“Our children’s buyer, Sarah, selected the books for each classroom. We made ornaments with a child’s name on each of them and their grade and a book they could receive. The customers chose whichever ornament(s) they wanted to sponsor and we sold that book to them, then wrapped the book and put the child’s name on it. It was really a win for everyone. We sold books, the customer had an easy way to donate to a good cause, and the kids get quality children’s books.
For me, the takeaway from the success of this drive is that now more than ever, bookstores and libraries are essential and relevant places where public discourse still thrives. Our efforts are not driven by 24-hour news cycles or social media trends as much as the real-time needs of our community. It also tells me that there is an overwhelming desire in this community to support constructive efforts to make our city a better, more racially diverse and tolerant place. Books and stories help to build empathy – to humanize people who might otherwise be reduced to a “role” or “label.”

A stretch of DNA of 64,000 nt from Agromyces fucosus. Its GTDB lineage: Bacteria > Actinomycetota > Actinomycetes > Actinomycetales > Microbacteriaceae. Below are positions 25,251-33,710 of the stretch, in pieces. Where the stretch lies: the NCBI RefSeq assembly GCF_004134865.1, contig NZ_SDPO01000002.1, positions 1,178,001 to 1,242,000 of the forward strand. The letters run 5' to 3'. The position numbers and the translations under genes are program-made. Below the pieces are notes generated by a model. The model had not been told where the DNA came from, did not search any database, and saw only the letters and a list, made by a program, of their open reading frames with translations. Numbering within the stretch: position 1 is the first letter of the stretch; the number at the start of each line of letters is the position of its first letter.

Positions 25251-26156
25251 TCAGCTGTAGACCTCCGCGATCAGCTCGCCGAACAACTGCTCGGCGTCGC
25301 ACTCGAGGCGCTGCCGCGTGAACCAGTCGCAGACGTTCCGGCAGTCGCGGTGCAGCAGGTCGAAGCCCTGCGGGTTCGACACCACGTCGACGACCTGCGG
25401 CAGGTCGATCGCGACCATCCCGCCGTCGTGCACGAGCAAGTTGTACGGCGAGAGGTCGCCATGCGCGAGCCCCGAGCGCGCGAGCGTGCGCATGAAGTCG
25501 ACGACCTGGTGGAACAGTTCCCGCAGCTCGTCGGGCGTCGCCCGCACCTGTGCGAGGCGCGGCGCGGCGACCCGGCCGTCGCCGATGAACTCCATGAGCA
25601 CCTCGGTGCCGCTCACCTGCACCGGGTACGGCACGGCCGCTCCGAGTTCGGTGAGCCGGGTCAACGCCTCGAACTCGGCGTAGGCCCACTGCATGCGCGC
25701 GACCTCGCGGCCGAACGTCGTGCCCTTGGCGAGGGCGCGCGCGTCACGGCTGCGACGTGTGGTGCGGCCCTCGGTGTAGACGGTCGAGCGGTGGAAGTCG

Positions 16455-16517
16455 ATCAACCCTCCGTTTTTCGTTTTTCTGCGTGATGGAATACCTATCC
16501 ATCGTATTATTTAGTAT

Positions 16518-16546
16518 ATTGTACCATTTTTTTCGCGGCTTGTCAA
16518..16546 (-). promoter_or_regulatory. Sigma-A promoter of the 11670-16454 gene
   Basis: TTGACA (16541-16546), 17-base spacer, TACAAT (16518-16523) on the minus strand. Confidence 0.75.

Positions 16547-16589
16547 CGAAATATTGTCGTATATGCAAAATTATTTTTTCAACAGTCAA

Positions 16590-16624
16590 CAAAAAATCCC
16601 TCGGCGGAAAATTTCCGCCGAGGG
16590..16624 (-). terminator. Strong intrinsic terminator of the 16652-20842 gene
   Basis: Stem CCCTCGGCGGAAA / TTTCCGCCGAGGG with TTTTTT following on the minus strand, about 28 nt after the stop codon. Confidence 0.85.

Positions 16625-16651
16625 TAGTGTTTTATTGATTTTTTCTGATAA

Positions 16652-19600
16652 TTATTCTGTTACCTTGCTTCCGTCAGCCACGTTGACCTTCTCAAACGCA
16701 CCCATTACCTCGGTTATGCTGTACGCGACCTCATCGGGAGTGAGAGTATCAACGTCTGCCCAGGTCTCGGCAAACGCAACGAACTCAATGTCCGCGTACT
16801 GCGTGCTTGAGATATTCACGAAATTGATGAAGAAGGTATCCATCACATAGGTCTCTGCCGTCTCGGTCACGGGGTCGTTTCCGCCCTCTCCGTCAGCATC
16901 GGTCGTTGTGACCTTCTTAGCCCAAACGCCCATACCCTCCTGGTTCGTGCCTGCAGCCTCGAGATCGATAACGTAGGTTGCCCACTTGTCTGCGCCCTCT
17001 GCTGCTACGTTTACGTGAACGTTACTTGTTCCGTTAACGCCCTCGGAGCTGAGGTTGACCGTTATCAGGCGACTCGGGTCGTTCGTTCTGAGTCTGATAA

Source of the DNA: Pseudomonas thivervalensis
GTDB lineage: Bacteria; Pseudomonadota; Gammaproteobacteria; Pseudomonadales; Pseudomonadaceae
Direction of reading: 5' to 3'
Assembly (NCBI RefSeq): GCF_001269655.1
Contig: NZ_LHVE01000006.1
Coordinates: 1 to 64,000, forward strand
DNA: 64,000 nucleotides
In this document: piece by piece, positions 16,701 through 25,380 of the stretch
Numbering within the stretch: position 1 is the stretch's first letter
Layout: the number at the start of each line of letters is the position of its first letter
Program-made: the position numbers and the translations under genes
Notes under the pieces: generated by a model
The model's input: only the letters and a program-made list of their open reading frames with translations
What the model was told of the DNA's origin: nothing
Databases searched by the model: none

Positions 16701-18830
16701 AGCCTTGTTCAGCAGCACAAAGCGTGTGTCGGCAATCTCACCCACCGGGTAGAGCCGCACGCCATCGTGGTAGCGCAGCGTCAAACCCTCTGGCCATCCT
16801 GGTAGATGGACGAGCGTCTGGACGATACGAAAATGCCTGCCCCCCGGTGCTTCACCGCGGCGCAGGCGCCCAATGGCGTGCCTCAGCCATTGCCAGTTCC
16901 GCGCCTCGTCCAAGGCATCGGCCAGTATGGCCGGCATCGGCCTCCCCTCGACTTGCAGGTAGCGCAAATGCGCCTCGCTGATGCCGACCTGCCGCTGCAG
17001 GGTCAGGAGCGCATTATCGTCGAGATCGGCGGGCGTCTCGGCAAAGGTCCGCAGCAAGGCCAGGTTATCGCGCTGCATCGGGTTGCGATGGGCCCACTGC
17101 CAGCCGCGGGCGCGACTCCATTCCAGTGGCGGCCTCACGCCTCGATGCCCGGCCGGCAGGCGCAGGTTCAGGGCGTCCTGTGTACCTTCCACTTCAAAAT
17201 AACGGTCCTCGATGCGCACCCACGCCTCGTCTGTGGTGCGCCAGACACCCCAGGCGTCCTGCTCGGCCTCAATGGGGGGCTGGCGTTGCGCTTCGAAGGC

I’m proud of our city for having the courage to march head on into some very difficult, emotionally charged waters and face our shortcomings around race, poverty, and community policing. These conversations are messy, painful, and sometimes dangerous – but they are necessary and ultimately fruitful. It takes bravery on all sides to take something as ugly and brutal as what we’ve seen and confront our own roles in it.”
What do indie bookstores do for their community? Here’s a truly remarkable answer to that question. Left Bank Books (St. Louis, MO) responded to the unrest in Ferguson by giving back in a big way. Reported by BTW, Left Bank held a holiday book drive for Airport Elementary School in the Ferguson-Florissant School District. The drive was truly a success. Left Bank’s customers purchased a book for every child at the school: 326 of them.
How did Left Bank do it? Was there a benefit to them? Co-owner Jarek Steels tells us more.
Thank you Left Bank for encapsulating the civic duty inherent in an independent bookstore.